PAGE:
There's a segment of the populace that's always looked upon the federal government as the source of free goods. The "free market" is nothing more than taking free goods from the public treasury to market for a profit. When resources started to run out, really or because the public shut them off, the sucklings turned to the symbolic stuff, money. Money for delivering goods and services that they didn't turned out to be even more profitable than drilling stuff out of the ground and selling it off.
    Then, going even more virtual, they discovered that passing laws that don't work both discomfits the public and suckles the lawyers and the ruling elite. Failure by design is profitable, especially in a monetized economy. Doctors, when they screw up get more money, if not directly, then their associates benefit (if 80% of hospital admissions are the result of mistakes during prior admissions, then a payment system that penalizes mistakes is not likely to be welcome by hospital administrators) in making corrections. Ditto for lawyers that specialize in appeals. R. Ted Cruz used to charge $695 an hour for his consulting services.
    If legislation is designed to fail, then it doesn't matter who gets sent to Congress to screw things up.

    Why do we keep breeding predatory humans who prey on their own kind? They may be a default or a necessary variant. It may be a good thing to have someone to out-smart. It makes some people smarter. Others just do the same stupid stuff over and over.
    Why do we let them get away with it? Because we're generous?

    •  'failure by design' and the profit motive (0+ / 0-)

      certainly would explain it.  To heal our system of government, needed is non-disputable proof.  Even then, you would have grapple with the 'deniers'.

      note: in the sense of cause and effect, a democracy is not a result of a monetized economy (and I am not saying you said it was - just thinking out loud);

      but a monetized economy is a necessary condition for a plutocracy.  And this is, proof or no proof, what America is governed by.

      Thank you.

      We've reached the point where we're unfazed by things that should shake us to the core. –Bill McKibben (Volva Award recipient)

      by ume on Wed Oct 02, 2013 at 09:26:35 AM PDT

      [ Parent ]

      •  Given that humans have been using money for (1+ / 0-)
        Recommended by:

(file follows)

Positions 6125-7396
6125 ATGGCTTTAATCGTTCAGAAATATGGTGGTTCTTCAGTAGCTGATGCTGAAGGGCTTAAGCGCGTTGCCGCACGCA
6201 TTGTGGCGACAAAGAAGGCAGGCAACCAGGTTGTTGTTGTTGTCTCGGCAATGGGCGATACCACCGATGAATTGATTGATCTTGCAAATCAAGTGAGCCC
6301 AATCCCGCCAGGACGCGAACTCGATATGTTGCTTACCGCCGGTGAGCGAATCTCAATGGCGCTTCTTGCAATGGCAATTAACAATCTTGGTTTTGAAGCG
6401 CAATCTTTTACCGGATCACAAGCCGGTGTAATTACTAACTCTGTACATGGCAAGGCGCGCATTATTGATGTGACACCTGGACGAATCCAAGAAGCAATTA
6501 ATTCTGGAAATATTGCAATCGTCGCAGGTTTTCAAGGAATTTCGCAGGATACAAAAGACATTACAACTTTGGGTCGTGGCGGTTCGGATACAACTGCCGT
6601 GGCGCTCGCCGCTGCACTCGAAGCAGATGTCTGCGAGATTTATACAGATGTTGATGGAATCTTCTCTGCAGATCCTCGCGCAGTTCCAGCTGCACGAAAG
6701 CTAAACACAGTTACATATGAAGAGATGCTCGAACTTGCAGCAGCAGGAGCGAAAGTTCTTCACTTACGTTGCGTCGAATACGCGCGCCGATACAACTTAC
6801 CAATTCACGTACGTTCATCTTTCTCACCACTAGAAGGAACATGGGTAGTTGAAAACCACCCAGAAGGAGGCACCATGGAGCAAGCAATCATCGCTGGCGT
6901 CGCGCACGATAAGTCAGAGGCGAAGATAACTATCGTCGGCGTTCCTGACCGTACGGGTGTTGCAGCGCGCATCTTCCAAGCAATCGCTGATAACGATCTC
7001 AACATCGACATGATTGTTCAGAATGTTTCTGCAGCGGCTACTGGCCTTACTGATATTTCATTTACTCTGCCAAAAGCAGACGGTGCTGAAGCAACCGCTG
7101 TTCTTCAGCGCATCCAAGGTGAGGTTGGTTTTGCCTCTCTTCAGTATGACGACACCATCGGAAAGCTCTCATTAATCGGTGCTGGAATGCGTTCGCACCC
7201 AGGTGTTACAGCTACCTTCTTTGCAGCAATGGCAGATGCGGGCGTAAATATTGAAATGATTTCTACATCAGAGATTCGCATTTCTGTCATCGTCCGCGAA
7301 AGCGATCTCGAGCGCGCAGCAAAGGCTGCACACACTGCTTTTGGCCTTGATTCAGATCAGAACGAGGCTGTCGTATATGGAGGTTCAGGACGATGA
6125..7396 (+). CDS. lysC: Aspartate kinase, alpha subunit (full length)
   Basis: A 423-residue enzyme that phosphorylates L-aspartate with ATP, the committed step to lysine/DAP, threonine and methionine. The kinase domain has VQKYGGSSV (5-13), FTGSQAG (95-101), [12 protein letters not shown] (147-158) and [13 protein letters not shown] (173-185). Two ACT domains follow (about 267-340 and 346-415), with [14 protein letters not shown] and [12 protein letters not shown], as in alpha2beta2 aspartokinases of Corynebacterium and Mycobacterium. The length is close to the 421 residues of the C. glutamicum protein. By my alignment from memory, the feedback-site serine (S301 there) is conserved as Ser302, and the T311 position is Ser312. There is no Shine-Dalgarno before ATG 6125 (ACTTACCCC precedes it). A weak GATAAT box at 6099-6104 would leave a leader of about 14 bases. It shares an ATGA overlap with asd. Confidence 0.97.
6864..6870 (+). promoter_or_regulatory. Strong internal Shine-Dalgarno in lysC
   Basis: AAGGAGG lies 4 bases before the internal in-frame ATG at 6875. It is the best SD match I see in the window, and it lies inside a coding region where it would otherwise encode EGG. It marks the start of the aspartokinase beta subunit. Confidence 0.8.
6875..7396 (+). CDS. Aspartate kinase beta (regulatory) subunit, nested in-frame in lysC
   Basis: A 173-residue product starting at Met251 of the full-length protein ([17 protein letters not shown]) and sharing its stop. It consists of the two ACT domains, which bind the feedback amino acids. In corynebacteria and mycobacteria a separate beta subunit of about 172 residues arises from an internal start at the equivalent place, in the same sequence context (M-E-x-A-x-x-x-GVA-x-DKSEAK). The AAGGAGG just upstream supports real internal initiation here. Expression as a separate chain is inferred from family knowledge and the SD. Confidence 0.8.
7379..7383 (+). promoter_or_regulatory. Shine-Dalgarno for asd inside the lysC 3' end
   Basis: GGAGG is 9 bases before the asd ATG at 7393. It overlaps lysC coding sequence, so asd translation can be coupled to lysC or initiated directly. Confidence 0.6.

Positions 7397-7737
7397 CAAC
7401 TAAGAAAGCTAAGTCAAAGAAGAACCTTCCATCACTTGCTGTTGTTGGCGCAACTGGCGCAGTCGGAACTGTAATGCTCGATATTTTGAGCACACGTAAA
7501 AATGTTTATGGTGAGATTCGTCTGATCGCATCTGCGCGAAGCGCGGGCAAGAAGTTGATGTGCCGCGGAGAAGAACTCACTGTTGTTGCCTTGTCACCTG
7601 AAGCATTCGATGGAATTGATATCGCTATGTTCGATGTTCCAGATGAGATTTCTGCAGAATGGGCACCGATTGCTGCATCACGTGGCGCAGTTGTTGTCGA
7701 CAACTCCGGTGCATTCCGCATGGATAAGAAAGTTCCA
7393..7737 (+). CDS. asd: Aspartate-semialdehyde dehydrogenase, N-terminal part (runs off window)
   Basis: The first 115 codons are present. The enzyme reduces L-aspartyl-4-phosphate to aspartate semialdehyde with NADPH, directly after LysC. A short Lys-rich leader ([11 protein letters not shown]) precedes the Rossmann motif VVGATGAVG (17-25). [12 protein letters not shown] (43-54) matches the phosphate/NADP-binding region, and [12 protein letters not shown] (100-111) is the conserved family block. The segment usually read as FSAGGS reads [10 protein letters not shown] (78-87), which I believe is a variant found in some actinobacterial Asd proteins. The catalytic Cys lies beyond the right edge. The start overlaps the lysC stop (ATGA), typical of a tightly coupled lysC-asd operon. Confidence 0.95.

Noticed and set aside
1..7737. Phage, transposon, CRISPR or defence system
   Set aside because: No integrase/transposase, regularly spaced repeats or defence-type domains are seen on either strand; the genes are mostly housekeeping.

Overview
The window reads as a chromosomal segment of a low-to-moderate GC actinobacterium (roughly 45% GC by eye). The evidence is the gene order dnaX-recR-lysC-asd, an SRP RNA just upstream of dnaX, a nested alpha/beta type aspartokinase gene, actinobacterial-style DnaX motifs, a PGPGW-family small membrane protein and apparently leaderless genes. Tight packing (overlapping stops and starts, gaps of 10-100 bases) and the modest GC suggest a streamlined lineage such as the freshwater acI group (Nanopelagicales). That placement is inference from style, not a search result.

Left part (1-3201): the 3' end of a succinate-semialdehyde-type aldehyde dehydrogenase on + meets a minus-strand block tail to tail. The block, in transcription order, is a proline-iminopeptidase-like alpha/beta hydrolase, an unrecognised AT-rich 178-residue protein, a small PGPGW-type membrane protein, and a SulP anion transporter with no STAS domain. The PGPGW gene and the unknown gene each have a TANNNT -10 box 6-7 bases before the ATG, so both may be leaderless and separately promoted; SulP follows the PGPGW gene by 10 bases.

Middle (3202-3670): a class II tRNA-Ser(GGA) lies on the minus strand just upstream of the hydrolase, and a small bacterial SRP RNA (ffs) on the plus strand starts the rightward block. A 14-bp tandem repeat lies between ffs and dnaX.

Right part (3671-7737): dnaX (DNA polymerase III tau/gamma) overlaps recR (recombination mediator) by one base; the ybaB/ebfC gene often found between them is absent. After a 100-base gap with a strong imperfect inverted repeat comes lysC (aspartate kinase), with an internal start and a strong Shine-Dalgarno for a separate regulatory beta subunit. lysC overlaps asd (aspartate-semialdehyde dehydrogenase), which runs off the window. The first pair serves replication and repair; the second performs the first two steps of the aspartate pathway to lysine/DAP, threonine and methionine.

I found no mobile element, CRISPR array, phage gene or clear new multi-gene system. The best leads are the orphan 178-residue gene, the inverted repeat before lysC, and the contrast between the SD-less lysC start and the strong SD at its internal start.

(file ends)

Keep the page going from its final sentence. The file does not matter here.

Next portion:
ume

        over five thousand years, it seems difficult to assign cause and effect.
        I think our modern monetary systems had their start with Spain and Portugal bringing back all the Americas' gold and somehow letting the Dutch get control of it within a generation. Then the Dutch put the gold in vaults and issued certificates of deposit instead.
        The assignment of responsibility for the currency, along with other weights and measures, to the Congress by the Constitution was a conscious effort to locate the management of the currency in the public corporation.
        Before the Civil War, some of the states issued their own currency. One of the first acts of the Confederacy was to issue currency for the states leaving the union. Indeed, it was when that currency was no longer accepted as payment for supplies that the Confederacy came accropper. After the Civil War, the U.S. adopted a common currency and then the greenback people railed against the cross of gold.
        The Federal Reserve system, a public/private partnership, was set up a hundred years ago and as long as the dollar was tied to a precious metal it could be argued that "there's not enough money." That changed in 1971, the same year 18 year olds got the vote and universal suffrage was achieved. Nixon cut the bands of gold because he did not want foreign financiers affecting our currency with their speculation. It seems not to have occurred to him that Wall Street would do it in spades, nor that the Congress was going to switch over from doling out property rights to distributing dollars to their supporters.

        Government BY the people threatens the powers of only one group -- the people who have stewardship of our assets and resources. If they are dishonest, then they will mirror the biblical parable of the unjust steward. Mismanagement is not a crime, but it does merit removal.

  •  Who needs coffee when you have a CP rant? (3+ / 0-)

    Righteous. When I grow up, I want to write like that.

    Peace, Love, and Canoes!!!

    by OldJackPine on Wed Oct 02, 2013 at 05:03:15 AM PDT

  •  I can't find it now (0+ / 0-)

    but "monkey brains" reminds me of my all time favorite Calvin & Hobbes cartoon.  With Boehner in the role of "Dad."

    If you think you're too small to be effective, you've never been in the dark with a mosquito.

    by marykk on Wed Oct 02, 2013 at 06:20:42 PM PDT